Chart 2. Bottom Companies By Percent Above 52-Week Low

METRIC 2. DIVIDEND YIELD

Dividend yield values were sorted from greatest to least. The median dividend yield of all companies was approximately 2.6%, while the median dividend yield of the bottom companies was approximately 1%. This means the companies in Chart 3 would yield approximately $16,000 less in dividends over a ten year period assuming an initial investment of $100,000 than the median company.

Chart 3. Bottom Companies By Dividend Yield

METRIC 3. EARNINGS PAYOUT RATIO

Earnings payout ratio values were sorted from least to greatest. The median earnings payout ratio of all companies was approximately 49.6%, while the median earnings payout ratio of the bottom companies was approximately 92.3%. While the overall median earnings payout ratio is well below the range where most dividend investors start to worry, the bottom companies a flirting with dangerous payout levels that generally make investors uncomfortable.

Chart 4. Bottom Companies By Earnings Payout Ratio

METRIC 4. PRICE TO EARNINGS

Price to earnings values were sorted from least to greatest. The median price to earnings of all companies was approximately 19.8, while the median price to earnings of the bottom companies was approximately 32.7. This means the companies in Chart 5 are approximately 1.6 times more expensive by price to earnings than the median company, which currently trades right around the S&P 500's price to earnings of 19.3.

Chart 5. Bottom Companies By Price To Earnings

METRIC 5. PRICE TO SALES

Price to sales values were sorted from least to greatest. The median price to sales of all companies was approximately 0.7, while the median price to sales of the bottom companies was approximately 1.9. This means the median company is 40% as expensive by price to sales than the companies in Chart 6.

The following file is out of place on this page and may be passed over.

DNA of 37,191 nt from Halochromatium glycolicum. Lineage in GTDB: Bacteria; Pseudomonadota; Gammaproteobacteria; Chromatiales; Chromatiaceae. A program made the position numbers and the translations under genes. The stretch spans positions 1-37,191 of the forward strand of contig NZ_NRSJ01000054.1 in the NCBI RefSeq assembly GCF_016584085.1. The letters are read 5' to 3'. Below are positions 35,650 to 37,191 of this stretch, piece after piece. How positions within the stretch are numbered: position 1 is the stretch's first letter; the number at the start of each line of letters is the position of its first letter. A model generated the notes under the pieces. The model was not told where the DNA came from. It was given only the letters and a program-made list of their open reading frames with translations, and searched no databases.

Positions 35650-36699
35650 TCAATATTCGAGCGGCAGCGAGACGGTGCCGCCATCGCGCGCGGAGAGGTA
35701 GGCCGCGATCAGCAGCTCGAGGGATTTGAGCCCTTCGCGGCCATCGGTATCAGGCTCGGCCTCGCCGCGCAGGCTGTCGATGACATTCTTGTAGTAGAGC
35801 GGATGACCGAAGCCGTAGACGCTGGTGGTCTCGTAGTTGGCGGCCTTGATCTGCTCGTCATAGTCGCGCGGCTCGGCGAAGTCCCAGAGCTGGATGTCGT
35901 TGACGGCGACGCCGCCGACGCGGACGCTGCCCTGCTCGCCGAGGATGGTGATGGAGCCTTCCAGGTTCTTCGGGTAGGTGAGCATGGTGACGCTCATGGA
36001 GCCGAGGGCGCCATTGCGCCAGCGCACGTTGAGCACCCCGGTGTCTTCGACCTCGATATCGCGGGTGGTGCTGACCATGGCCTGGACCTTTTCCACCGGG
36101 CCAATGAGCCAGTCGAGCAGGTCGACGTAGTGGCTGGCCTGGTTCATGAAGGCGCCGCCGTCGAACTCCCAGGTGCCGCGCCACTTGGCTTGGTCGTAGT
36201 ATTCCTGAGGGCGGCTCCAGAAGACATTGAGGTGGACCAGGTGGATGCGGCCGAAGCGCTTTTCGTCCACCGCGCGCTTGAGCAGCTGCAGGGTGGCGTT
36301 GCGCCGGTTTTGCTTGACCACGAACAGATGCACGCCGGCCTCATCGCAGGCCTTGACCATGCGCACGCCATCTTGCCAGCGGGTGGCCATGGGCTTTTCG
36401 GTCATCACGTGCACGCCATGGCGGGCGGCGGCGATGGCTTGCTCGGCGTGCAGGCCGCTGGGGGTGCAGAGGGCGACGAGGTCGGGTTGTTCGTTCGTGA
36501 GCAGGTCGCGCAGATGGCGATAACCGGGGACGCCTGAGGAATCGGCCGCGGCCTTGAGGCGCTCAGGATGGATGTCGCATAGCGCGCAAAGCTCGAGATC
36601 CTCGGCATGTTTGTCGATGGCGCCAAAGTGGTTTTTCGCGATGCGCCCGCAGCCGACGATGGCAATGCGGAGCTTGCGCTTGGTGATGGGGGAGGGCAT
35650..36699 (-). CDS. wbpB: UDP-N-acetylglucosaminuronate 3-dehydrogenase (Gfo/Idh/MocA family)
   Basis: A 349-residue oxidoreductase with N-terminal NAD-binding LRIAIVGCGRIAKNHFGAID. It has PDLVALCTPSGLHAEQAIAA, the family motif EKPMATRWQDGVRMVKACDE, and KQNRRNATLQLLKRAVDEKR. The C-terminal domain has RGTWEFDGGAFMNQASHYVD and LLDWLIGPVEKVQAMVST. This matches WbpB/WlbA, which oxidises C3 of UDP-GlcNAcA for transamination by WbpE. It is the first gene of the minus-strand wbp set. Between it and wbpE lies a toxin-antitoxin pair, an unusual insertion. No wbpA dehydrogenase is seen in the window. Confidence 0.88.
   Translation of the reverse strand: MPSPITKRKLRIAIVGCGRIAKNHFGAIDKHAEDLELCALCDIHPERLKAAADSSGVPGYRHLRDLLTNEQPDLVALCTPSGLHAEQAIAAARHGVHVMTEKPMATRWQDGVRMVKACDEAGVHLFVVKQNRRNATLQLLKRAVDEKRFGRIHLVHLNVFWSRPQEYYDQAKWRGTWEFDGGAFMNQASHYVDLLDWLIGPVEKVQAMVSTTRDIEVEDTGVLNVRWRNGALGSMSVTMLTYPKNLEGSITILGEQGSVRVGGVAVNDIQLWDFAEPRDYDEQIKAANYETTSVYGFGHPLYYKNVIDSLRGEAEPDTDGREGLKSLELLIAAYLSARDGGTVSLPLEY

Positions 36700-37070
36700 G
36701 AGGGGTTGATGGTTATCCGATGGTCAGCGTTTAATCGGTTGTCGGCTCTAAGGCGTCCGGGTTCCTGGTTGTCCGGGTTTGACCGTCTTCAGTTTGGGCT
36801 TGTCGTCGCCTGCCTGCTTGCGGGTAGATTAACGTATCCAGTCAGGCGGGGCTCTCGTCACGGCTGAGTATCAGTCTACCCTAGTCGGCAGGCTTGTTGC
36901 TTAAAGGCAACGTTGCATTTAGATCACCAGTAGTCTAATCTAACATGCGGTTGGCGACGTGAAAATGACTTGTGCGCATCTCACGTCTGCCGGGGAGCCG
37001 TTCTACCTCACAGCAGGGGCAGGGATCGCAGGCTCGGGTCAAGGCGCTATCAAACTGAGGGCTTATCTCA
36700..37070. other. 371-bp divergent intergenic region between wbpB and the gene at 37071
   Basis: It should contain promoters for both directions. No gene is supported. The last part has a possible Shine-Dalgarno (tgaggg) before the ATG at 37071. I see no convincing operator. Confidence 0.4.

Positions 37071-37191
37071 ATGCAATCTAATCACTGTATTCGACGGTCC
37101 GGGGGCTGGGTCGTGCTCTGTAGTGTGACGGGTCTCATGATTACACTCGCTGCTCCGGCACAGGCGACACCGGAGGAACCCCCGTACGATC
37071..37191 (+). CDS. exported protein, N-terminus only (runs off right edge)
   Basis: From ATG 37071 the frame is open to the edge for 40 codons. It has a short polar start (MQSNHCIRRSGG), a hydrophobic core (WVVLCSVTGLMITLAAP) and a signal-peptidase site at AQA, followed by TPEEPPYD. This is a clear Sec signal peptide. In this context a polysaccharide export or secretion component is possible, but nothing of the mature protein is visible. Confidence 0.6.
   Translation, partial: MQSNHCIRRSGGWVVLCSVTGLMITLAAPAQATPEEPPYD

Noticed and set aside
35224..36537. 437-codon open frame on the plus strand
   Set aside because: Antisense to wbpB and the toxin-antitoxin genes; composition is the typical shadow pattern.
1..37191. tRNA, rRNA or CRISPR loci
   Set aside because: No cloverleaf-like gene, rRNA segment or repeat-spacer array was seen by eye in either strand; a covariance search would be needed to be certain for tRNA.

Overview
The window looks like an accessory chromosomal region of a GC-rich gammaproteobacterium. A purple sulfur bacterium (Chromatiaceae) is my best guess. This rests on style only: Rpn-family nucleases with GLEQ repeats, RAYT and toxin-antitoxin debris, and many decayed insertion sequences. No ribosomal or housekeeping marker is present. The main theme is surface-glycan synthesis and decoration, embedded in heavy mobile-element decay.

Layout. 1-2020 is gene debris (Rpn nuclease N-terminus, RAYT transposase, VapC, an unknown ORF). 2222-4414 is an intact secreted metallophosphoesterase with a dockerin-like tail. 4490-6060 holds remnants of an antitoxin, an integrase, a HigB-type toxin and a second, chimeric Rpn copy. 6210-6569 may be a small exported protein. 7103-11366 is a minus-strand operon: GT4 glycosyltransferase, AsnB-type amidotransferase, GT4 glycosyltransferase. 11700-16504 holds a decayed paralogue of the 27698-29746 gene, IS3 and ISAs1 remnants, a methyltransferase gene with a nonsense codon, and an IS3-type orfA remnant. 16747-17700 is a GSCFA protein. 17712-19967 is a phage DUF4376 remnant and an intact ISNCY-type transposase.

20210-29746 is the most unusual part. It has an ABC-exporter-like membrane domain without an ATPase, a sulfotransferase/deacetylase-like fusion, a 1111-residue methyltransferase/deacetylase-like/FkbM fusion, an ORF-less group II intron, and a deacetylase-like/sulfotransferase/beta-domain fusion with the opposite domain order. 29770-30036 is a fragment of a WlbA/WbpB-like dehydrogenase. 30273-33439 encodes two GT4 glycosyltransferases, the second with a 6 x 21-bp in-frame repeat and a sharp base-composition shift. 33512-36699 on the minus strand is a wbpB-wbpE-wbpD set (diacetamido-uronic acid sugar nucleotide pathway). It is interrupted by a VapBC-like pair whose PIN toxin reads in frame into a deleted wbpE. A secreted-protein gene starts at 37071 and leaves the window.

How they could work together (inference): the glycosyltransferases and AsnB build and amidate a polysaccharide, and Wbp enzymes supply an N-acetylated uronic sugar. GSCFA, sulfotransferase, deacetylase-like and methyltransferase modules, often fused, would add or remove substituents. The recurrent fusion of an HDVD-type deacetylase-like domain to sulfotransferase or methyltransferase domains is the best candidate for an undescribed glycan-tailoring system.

Chart 6. Bottom Companies By Price To Sales

*MSB's price to sales of 12.9 was excluded from Chart 6 to preserve visual scale

METRIC 6. PRICE TO BOOK

Price to book values were sorted from least to greatest. The median price to book of all companies was approximately 1.7, while the median price to book value of the bottom companies was approximately 3. This means the companies in Chart 7 are approximately 1.8 times as expensive by price to book than the median company.

Chart 7. Bottom Companies By Price To Book

*MSB's price to book of 232.2 was excluded from Chart 7 to preserve visual scale

CONCLUSION

Only 9 of the 23 companies managed to survive this analysis with at least one total cumulative point, meaning 14 ended with zero or fewer cumulative points. The distribution of cumulative points for all six metrics can be seen in Chart 1 above and Table 2 below.

Table 2. Cumulative Point Distribution

Points

Companies

5

1

3

2

2

3

1

3

0

3

-1

3

-2

7

-3

1

The 8 companies which cumulatively under ranked their other 15 peers are available in Table 3 below. Though not apparent from my strictly quantitative point system, I believe that MSB should be looked at extremely closely regarding an immediate divestiture, or prior to purchase.

Table 3. The 8 Companies To Scrap

Symbol

Company

Points

CRS

Carpenter Technology Corp.

-2

DEL

Deltic Timber Corporation

-2

GNI

Great Northern Iron Ore Properties

-2

MSB

Mesabi Trust

-2

NP

Neenah Paper, Inc.

-2

NUE

Nucor Corporation

-2

TIS

Orchids Paper Products Company

-2

ATI

Allegheny Technologies Inc.

-3

Think Allegheny Technologies Inc.'s recent acquisition of Hanard Machine, Inc. justifies its current overvaluation relative to its peers or Mesabi Trust is not all that bad after all? Comment below!

Editor's Note: This article covers a stock trading at less than $1 per share and/or with less than a $100 million market cap. Please be aware of the risks associated with these stocks.

Source: Scrap These 8 Wood And Metal Companies